Let the Games begin here Olympics: The flame burns deep within two attorneys seeking the 2008 Games for Baltimore. Until someone says no, they say yes.


Keith Rosenberg and Paul Levy want to bring the summer Olympic Games to Baltimore in 2008.

Ha, you say. And your mother's the Queen of England.

But watch these two Maryland attorneys go. Watch them count railroad ties and airplanes. Crunch numbers. Collect data. Cold call Maryland Stadium Authority chairman John Moag with their bright idea.

Fat chance.

Wait. Moag doesn't hang up on them. He likes these guys. He likes their pluck.

Inspired by the Atlanta-Billy Payne model of how to hold the Olympics in your hometown, plenty of Maryland folks have approached Moag with the same idea. Rosenberg and Levy, however, follow through. Moag assigns homework and they do it. He asks for numbers to take to Gov. Parris N. Glendening and they deliver. Moag believes they're serious.

This is encouraging for Rosenberg and Levy, who unabashedly say: "We have no political clout. We're just two guys with a harebrained scheme."

That scheme took root last summer, when Levy, a 34-year-old Kensington resident, attended the Atlanta Olympics and Rosenberg, 50, watched from his Owings Mills home.

Both were swept away by the spectacle and the way world affairs appeared to halt as soon as the Olympic torch was lit.

Passionate sports fans, Rosenberg and Levy thrilled to the amateur athleticism that brought citizens across the globe to their feet. "It's a beautiful, pure event," Rosenberg says. "These athletes toil for years and years and years for the love of their sport."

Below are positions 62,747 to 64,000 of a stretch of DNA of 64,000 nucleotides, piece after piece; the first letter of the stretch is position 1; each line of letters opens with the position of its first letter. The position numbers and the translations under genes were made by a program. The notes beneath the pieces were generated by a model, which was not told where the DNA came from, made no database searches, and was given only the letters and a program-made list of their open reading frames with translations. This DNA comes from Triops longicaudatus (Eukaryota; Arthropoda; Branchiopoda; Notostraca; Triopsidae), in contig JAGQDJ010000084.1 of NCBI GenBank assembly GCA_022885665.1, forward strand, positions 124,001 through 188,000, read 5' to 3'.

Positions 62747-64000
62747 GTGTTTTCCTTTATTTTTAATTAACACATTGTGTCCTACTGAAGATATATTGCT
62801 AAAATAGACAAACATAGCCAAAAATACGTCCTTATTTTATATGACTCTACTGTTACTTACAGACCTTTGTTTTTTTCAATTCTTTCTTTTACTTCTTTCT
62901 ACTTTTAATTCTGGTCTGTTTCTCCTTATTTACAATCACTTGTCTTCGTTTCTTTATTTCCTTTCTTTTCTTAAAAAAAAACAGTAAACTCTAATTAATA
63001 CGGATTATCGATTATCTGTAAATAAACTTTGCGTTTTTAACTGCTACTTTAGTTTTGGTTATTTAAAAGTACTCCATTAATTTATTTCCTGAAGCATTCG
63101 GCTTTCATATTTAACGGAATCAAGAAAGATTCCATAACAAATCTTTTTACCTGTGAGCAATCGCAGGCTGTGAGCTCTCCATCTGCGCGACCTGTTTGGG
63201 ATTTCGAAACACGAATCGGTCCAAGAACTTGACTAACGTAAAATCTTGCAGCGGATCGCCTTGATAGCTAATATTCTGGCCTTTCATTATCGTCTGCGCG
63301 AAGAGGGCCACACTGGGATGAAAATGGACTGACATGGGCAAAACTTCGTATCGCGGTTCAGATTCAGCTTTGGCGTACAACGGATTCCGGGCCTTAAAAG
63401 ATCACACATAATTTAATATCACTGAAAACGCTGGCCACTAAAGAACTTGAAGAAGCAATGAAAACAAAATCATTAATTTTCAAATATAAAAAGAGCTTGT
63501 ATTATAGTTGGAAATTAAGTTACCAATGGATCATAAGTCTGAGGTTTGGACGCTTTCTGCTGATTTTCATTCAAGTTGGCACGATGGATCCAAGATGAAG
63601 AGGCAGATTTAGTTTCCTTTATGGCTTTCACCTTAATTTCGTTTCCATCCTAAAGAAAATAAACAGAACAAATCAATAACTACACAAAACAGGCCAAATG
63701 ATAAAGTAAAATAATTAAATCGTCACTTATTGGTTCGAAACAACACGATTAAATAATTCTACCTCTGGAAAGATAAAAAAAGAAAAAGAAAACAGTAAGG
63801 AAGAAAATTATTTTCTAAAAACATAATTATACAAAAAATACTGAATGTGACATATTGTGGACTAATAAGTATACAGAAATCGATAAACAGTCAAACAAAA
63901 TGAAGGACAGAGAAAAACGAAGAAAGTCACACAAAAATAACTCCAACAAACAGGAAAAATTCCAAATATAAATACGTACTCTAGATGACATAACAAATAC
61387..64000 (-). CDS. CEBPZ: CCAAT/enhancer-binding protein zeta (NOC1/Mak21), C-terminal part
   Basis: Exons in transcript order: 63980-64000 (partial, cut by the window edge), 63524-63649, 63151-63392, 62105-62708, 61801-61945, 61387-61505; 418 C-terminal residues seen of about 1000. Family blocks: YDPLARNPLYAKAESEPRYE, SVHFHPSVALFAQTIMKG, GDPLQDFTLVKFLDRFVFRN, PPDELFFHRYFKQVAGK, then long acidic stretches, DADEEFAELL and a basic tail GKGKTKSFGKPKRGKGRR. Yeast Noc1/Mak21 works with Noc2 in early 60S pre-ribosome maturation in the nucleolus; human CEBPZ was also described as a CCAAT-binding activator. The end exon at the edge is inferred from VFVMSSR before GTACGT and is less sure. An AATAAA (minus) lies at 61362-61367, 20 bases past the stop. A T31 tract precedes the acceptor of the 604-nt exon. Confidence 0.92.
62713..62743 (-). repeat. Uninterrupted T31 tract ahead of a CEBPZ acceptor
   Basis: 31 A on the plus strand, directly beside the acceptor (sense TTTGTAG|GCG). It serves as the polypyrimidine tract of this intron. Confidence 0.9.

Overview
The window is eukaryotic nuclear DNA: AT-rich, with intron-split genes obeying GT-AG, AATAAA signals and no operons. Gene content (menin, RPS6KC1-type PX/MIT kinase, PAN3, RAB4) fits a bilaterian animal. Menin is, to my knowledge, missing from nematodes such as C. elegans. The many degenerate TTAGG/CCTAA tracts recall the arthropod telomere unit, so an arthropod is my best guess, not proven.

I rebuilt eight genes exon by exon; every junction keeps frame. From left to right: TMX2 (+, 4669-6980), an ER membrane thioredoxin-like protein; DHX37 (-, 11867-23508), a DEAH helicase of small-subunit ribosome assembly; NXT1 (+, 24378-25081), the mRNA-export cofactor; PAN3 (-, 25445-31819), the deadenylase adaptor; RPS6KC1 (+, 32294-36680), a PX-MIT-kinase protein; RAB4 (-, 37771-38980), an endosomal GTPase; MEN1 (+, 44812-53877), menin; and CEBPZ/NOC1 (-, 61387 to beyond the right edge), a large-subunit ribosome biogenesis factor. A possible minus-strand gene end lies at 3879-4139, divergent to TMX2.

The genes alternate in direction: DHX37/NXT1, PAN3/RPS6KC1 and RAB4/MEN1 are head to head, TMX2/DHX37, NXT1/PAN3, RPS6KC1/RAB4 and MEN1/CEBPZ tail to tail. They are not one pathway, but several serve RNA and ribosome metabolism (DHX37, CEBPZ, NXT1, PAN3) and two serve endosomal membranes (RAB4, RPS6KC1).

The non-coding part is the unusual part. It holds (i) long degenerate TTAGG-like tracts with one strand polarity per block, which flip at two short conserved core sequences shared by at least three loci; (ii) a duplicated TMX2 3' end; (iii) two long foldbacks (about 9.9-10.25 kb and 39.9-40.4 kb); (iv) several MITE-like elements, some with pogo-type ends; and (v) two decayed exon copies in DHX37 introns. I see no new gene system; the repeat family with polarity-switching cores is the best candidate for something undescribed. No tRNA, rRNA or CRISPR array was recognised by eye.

The two men, who met six years ago and have worked on a number of law cases together, claim to be ardent Baltimore fans as well. Rosenberg, co-owner of a Washington law firm, has lived in Owings Mills since 1993 and in Maryland since 1968. Levy hails from Montgomery County but feels a stronger kinship to Baltimore than nearby Washington.

For detail men, their motives for luring the Olympics here sound unusually warm and fuzzy. An arsenal of facts and statistics dissolves into Baltimore tableaux and impressions when Rosenberg and Levy describe what some may deem a quixotic mission: Remember that dreary '70s song by Randy Newman about Baltimore? Look how the city has since turned its rusty underbelly into a vital tourist and sports center, they say. Look at how much more can be done.

It comes down to this, Rosenberg and Levy say: Does Baltimore want to be a player on the world stage again?

They find it inconceivable that any Baltimorean would see a hometown Olympiad as merely a traffic-snarling hassle, a good excuse to flee town for two weeks.

And they point repeatedly to the financial benefits bestowed by the Olympics upon Georgia: "$5.1 billion dollars, just in tax revenues!"

But Rosenberg insists he and Levy have nothing to gain, except a sense of pride and accomplishment. "You gotta give something back to the place where you live," Rosenberg says.

Well, maybe there is one thing. Lawyers, Rosenberg says, have a "bad reputation, one step above sharks, one step below politicians." Helping put on a grand civic effort couldn't hurt the profession's image, he says.

Since last summer, the two attorneys have spent hours poring over statistics, making conference calls to Atlanta Olympic officials and assembling a database of state amateur athletic associations, sports facilities and other important contacts. Their law firms have allowed them to do Olympic research while on the job, but they also hit the books on weeknights and on weekends.

Moag, for one, does not dismiss Rosenberg and Levy as pipe dreamers.

"I have talked to an awful lot of people interested in seeing the Olympics coming to Maryland, a rather broad spectrum of people who have an interest. I have to put Keith and Paul at the top of the list," he says.

"They're the only two people I've given assignments to and they've done things. That to me's the test. A lot of people have ideas. It's another thing to be willing to roll up your sleeves and get to work."